December 14, 2015

Cause for hope after COP21

Corporate Accountability organizers demand Big Polluters to stand down at climate talks

On Saturday, December 12, leaders of wealthy countries congratulated themselves on a deal well done. On the same day, communities on the front lines of climate disaster declared that government leaders the world over failed us. All of us.

Today I want to make some sense of the results with you.

Though I am filled with outrage, my heart is also filled with hope. I am determined that we will still find a true and just solution to the global climate crisis all of us face.

The Paris agreement will not protect people from the devastating impacts of climate change, nor will it require wealthy countries pay for their disproportionate role in causing this crisis.

We stand firmly and proudly with communities most affected by climate change — indigenous people, people who live in the Global South, women around the world. We are honored to partner with them, to organize as an ally. We redouble our commitment to securing climate policy globally that prioritizes the lives of those who are least responsible for climate change, yet who are experiencing its terrifying effects the most.

And we know the only way to secure that policy is to remove the fossil fuel industry from the table.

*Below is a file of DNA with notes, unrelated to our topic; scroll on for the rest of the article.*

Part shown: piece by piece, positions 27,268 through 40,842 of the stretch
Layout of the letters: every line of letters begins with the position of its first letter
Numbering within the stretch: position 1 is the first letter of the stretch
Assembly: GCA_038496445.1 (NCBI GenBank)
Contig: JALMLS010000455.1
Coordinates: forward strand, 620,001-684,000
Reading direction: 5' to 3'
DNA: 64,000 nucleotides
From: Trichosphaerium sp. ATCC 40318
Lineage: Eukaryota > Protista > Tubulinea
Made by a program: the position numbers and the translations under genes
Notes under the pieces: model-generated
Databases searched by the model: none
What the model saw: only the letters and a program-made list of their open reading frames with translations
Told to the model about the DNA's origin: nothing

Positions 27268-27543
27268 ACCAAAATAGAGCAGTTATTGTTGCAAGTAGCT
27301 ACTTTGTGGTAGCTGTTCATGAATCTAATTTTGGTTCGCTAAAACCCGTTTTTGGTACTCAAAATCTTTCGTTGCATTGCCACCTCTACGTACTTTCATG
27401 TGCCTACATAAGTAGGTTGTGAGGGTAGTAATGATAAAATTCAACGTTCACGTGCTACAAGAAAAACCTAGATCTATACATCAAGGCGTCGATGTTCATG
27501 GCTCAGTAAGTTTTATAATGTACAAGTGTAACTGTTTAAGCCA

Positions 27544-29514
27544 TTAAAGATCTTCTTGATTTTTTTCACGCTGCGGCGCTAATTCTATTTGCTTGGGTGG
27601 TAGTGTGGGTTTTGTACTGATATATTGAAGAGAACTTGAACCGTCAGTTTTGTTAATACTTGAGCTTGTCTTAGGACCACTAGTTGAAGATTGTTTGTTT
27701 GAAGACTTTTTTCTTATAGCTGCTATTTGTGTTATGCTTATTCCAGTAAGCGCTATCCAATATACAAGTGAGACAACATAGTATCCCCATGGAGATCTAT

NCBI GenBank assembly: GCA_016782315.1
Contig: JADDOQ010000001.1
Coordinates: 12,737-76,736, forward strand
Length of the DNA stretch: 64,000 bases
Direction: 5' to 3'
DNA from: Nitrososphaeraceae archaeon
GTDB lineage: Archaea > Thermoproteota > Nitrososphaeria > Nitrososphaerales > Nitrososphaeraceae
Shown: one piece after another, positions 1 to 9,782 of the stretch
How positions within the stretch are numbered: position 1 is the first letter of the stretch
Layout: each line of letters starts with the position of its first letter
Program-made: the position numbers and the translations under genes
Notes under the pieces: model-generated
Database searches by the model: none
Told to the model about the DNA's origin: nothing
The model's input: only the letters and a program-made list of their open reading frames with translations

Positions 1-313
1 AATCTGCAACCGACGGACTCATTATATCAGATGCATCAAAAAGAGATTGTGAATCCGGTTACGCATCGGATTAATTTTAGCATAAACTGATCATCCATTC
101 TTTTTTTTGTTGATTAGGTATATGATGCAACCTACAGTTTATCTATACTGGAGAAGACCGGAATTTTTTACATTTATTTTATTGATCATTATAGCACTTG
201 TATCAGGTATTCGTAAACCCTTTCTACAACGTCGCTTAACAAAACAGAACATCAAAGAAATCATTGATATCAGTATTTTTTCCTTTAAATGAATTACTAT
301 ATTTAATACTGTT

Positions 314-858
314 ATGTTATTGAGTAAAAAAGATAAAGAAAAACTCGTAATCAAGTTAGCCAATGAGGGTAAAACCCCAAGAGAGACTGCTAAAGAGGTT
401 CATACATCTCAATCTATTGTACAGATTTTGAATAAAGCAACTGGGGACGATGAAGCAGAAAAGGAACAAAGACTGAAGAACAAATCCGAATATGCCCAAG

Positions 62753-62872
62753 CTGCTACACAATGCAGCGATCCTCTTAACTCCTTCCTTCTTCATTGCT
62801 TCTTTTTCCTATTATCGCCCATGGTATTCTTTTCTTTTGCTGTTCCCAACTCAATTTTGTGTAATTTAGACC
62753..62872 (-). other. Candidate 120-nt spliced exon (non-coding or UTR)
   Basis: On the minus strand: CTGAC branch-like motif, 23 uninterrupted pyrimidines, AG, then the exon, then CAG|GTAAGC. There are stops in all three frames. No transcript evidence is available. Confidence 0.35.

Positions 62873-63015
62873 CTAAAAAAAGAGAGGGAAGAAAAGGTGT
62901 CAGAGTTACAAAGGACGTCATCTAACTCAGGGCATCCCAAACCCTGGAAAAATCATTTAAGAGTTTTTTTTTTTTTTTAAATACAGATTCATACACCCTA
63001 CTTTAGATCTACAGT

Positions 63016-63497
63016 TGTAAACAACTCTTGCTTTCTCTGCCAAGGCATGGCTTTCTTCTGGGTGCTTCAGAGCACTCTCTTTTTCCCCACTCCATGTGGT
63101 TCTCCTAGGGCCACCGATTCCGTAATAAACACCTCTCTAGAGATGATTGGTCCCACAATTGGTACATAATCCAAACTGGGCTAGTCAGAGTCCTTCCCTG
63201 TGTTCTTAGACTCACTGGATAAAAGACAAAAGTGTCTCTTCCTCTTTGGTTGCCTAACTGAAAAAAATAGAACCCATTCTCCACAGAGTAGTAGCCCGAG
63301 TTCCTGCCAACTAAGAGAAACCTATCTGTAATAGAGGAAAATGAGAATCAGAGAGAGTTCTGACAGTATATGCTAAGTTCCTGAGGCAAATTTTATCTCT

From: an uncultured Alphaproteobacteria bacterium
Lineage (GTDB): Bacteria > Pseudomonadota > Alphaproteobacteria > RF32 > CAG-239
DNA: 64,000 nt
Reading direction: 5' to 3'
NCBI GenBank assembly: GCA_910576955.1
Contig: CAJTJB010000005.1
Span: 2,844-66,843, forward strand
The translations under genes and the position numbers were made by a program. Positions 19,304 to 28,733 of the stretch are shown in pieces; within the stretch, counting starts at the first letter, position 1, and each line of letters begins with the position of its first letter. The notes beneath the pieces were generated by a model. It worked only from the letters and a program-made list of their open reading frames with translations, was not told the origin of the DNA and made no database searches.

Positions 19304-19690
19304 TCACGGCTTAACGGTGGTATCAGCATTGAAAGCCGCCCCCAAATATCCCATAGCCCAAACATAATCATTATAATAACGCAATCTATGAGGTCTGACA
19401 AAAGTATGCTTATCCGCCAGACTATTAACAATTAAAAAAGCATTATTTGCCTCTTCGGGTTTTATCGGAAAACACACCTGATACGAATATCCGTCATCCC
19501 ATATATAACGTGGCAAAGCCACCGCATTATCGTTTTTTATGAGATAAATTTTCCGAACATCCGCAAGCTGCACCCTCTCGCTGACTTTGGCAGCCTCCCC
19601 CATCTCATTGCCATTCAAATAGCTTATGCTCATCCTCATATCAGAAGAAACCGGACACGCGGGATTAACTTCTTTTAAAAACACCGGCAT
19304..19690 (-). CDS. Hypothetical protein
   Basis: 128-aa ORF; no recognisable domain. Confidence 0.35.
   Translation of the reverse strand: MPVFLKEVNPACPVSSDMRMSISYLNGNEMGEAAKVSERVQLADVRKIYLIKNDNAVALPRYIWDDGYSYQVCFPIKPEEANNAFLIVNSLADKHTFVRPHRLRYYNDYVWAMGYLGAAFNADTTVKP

We did not get the agreement that the world needs in Paris. The U.S. and other wealthy countries, on behalf of the fossil fuel industry, bullied less powerful countries. They forced an agreement that falls far short of protecting millions of lives, fails to bring justice to the most affected communities, and does precious little to safeguard the future of the planet.

The agreement is covered in the fingerprints of the world’s largest polluters.

The results of COP21 in Paris emphasize how critical it is to protect climate policy from big polluters. That call is echoing thunderously around the world, in the streets, in the media, and all over the internet.

You have invested greatly in the outcomes of these treaty negotiations. Many, many of us have, in so many ways. The last few months have been filled with sleepless nights organizing, strategizing with allies in every region of the world, deeply committing financial resources, waging campaigns against the odds. We’ve done so because the stakes are so high. And because we understand that transformative, earth-shaking breakthroughs in social change are neither predictable nor linear. And that we absolutely must do the hard work that gets us to the groundbreaking change we need.

What I asked myself over the weekend, and what I want to share with you now is: Where do we find hope?

Here’s where I find hope — and the fierce determination to build even more powerfully from here: